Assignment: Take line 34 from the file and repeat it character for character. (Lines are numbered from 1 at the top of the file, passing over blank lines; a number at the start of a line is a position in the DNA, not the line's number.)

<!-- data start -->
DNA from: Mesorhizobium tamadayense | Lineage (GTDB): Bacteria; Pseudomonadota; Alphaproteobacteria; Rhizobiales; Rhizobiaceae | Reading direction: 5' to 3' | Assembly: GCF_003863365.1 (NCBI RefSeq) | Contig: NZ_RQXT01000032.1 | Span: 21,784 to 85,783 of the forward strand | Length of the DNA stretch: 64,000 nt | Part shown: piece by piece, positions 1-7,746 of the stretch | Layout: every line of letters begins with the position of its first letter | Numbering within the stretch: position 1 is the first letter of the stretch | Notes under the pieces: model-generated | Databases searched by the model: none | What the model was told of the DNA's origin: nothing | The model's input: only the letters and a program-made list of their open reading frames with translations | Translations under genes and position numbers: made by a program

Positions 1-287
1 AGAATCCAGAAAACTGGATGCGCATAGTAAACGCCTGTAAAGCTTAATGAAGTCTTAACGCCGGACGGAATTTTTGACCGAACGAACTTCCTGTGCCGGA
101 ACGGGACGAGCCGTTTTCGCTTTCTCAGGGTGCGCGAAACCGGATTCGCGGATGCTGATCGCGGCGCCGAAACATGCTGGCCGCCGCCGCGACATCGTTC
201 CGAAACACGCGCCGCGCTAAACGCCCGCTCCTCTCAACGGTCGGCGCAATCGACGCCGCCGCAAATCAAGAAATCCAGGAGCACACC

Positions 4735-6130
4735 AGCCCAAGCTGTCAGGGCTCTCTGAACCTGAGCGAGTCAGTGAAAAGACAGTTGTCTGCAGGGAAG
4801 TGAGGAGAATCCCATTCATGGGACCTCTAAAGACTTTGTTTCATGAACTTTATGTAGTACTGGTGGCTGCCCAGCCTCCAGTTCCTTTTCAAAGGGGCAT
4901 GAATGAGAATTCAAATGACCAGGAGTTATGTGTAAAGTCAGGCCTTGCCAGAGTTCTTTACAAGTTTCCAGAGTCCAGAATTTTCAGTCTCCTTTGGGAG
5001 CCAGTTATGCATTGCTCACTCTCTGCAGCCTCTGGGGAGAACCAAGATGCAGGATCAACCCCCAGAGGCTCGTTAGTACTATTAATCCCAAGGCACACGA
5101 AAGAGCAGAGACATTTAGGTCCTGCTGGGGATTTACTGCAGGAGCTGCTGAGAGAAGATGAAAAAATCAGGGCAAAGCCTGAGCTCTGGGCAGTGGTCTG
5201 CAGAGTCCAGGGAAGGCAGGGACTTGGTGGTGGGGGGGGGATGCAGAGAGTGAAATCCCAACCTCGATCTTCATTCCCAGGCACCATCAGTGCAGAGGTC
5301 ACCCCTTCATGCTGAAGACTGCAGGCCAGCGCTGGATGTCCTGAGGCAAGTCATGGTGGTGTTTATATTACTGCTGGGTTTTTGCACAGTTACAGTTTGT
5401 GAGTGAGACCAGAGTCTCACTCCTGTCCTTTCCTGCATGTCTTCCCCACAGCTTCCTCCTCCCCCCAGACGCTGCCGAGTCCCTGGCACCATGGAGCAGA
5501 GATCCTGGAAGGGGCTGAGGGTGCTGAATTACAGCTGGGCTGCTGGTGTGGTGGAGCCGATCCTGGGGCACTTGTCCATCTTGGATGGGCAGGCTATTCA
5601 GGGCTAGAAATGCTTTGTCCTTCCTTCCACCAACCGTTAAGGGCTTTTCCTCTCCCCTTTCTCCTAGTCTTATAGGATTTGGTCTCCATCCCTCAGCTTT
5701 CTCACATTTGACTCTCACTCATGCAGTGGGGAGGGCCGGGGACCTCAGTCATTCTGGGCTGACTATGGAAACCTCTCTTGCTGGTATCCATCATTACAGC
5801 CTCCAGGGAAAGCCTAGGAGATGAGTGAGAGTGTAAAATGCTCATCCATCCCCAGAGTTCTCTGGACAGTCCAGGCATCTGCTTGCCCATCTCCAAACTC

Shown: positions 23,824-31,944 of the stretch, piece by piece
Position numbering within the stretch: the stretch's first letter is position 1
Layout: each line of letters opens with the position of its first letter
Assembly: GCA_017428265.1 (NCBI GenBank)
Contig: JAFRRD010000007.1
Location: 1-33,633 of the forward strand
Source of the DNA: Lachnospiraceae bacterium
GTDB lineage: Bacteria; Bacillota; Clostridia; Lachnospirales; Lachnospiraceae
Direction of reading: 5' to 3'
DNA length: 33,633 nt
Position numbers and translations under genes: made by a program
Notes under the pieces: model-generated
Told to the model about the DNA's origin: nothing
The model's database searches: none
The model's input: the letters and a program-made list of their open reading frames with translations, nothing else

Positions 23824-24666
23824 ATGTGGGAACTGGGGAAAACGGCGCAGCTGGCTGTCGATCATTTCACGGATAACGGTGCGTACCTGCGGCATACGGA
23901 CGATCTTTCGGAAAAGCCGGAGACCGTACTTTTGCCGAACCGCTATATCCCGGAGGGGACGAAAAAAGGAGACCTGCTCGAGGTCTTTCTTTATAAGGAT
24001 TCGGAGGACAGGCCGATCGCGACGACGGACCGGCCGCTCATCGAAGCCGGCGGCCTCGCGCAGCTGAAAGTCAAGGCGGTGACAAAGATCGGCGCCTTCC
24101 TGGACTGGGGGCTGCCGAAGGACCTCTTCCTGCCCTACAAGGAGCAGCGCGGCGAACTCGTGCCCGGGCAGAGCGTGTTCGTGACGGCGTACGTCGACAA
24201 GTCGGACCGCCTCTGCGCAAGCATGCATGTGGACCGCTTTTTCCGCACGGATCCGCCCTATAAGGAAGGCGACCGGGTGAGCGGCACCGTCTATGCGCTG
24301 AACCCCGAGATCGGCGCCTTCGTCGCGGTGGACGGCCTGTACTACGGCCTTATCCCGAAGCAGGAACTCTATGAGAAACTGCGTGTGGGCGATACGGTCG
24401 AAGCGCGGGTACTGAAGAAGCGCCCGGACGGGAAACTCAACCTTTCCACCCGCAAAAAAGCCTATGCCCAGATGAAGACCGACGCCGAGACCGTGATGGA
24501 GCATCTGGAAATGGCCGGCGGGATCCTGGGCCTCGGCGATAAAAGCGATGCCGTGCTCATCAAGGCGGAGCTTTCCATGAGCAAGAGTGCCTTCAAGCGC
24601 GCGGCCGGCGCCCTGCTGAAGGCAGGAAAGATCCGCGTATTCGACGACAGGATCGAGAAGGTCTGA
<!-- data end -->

Positions 23824-24666